Evidently in Italy, it is not enough that Moscow is reportedly financing Lega Nord (the Northern League, one of the members of the new ruling coalition.) It has also sought to recruit similar biker groups, skinheads and Russian mercenaries to foster destabilization by financing meetings of Russian and local groups or by recruiting Russian and other mercenaries whom we have seen in the Balkans, Syria, the Central African Republic and Ukraine.
In Greece and Macedonia, Moscow apparently employed its own diplomats and spies to spread discontent and unrest in both societies to break up their recent accord that would rename Macedonia and allow it to enter NATO. But beyond that, Moscow, here too, used another of its newly created methods, namely “outsourcing” the organization of this mass unrest, leading to an attempted coup by a Greek businessman, Ivan Savvidis, who is tied to Russia. Savvidis apparently paid several hundreds of thousands of dollars to Macedonians to commit violent acts in advance of the recent Macedonian referendum. But those sums are only part of a much larger amount of money that was distributed to Macedonian politicians, nationalist organizations and soccer hooligans to derail the vote — which, among other Russia-inspired efforts, was accomplished.
Moscow has used this phenomenon of private contractors before and the practice now enjoys a discernible prominence in its policies. The invasions of Crimea and Donbass were, to some degree, financed and planned by oligarch Konstantin Malofeev. Malofeev apparently also organized and subcontracted the planned coup in Montenegro in late 2016 to assassinate Prime Minister Milo Djukanovic to stop its entry into NATO. Allegedly, he contracted Serbian mercenaries and biker groups as well as extremists to facilitate this coup. The supposedly private military company, Wagner, which has close ties to the GRU (military intelligence), functions in Syria and in the Central African Republic as numerous press reports have shown. Moreover, the Russian government has also launched a major campaign to upgrade Russian influence across Africa, an area that is of “growing importance” to the Russian foreign ministry and state.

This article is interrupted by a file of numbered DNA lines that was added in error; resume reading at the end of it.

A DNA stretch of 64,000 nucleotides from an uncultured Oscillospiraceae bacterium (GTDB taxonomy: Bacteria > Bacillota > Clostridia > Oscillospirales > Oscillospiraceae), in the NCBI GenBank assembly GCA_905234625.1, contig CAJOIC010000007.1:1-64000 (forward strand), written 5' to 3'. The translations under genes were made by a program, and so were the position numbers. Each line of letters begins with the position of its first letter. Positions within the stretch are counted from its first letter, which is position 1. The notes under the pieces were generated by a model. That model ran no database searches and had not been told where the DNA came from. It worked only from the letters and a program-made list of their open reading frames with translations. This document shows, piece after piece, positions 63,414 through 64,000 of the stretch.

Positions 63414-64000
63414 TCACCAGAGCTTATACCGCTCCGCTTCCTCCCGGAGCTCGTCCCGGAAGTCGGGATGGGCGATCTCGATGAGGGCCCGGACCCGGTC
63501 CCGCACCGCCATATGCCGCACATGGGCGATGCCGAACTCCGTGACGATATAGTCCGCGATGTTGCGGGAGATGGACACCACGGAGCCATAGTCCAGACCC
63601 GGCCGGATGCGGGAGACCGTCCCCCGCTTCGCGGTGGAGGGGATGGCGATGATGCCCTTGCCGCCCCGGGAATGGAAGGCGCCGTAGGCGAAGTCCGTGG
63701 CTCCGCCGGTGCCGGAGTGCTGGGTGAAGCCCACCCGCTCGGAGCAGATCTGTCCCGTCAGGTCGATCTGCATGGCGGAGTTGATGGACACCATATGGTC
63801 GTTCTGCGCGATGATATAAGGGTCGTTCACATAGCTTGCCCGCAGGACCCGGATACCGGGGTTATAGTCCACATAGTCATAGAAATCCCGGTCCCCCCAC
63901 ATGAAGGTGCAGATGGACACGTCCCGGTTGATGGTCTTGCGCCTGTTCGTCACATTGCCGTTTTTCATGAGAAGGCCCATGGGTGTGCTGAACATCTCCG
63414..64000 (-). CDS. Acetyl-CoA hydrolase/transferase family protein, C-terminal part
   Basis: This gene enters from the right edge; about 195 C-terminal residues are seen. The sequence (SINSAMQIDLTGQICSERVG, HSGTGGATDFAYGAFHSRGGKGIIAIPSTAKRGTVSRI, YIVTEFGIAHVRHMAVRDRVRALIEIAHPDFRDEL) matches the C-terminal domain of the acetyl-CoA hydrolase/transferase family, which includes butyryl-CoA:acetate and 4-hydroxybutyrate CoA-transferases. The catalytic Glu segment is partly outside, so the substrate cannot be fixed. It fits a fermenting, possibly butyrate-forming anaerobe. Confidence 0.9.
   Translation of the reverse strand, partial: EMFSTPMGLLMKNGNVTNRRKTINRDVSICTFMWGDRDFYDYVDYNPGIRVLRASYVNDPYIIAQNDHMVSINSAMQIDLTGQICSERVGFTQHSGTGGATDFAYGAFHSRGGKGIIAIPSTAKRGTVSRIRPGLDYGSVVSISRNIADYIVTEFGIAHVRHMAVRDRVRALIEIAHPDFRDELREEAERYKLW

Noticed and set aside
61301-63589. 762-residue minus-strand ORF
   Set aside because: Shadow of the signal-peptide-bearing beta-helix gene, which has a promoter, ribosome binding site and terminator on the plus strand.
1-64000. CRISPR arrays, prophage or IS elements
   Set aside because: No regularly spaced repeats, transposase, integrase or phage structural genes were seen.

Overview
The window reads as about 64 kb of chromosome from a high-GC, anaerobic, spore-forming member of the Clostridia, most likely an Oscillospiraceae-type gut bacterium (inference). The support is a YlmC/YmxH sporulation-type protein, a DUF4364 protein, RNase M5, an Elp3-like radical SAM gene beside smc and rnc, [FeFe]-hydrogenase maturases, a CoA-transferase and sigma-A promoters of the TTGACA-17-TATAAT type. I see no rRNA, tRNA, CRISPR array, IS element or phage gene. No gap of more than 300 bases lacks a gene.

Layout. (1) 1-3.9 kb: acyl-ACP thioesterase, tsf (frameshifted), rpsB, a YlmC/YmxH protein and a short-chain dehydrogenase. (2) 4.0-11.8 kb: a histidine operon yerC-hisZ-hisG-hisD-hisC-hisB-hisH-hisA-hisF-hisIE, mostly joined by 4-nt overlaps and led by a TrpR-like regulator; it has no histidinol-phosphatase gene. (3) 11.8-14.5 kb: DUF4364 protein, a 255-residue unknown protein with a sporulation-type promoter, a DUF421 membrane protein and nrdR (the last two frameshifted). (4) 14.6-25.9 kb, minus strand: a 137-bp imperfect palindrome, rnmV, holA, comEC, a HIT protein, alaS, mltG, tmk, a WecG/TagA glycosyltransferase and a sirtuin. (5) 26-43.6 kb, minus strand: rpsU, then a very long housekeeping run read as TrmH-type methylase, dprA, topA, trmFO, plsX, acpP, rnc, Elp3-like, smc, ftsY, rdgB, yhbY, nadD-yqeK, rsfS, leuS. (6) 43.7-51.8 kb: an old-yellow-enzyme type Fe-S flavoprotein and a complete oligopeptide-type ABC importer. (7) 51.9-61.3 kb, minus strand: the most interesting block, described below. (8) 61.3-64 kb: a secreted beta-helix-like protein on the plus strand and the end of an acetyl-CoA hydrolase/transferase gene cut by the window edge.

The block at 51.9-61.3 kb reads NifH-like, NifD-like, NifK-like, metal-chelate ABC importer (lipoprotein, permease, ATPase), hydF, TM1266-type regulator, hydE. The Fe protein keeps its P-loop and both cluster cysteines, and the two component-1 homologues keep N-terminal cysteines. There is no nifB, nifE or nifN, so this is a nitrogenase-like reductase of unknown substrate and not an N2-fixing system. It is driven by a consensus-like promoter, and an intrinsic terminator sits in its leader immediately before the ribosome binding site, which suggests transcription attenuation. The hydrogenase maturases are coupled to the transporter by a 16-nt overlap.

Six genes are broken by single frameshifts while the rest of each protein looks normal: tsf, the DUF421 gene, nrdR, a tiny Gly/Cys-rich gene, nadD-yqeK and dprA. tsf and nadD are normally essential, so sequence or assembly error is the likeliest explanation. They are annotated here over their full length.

Arms sales and energy deals
We see the confluence of arms sales and energy deals, including nuclear energy reactors and hydrocarbons throughout the Middle East, Africa and Latin America. Russia’s national nuclear industry is currently involved in new reactor projects in Bangladesh, Belarus, China, Hungary, India, Iran and Turkey, and, to varying degrees, as a potential investor in Algeria, Bolivia, Brazil, Congo, Egypt, Indonesia, Jordan, Kazakhstan, Nigeria, Philippines, Saudi Arabia, South Africa, Sri Lanka and Tajikistan.
And in Latin America, as well as other developing areas, such as Sub-Saharan Africa and the Middle East, Moscow employs military advisers to penetrate the armed forces and support anti-Western causes. For instance, Russian military and advisers operate in Nicaragua and Venezuela where Rosneft, one of Russia’s national energy companies, led by Igor Sechin, one of the most powerful members of the government, is on the verge of becoming the owner of Venezuela’s national oil company when that country defaults. And Moscow’s economic ties to Venezuela reveal the extent of Russian support for that country’s truly calamitous regime. In the Middle East, we see this in Sudan and now Egypt and in sub-Saharan Africa, we see Russian military sales in Angola and South Africa.
But energy is also a political weapon throughout Europe and has been for more than a decade, as numerous examples, such as the abortive South Stream pipeline, the impending Nordstream 2 to Germany and Central Europe and Turkstream pipelines to Turkey and the Balkans, have amply demonstrated. Moscow has also long since deployed energy sales as a weapon to the Baltic states, driving them to set up their own gas terminals. Even now, Russia’s projected natural gas Nord Stream 2, along with the existing Nord Stream 1 pipeline, represent efforts to bypass Ukraine and the Baltic states as transit states and force them into direct dependence on Moscow. Similarly, the projected Turkstream pipeline through Turkey represents an effort to evade EU regulations in the provision of natural gas to Europe.
This “tour d’horizon” does not even include the use of organized crime syndicates in Spain, which has become a major issue there, or the subsidization of authoritarian anti-European and anti-immigrant as well as pro-Russian parties on the left and right in virtually every European country. For instance, Moscow may well have been involved in financing the Brexit referendum in 2016 by directing funds to the anti-EU party that prevailed there. Moscow has subsidized or is subsidizing the Front National in France, parties in the ruling coalitions of Italy and Austria and the presidential election of Czech President Milos Zeman and it is attempting to make deals with European energy companies that go beyond providing gas to also controlling downstream distribution rights in most of Eastern Europe. Energy connections and funds also allow Moscow to buy enormous influence in European media and governing institutions in countries such as Bulgaria and Hungary, for example. Serbia is another example where Russia dominates the energy scene.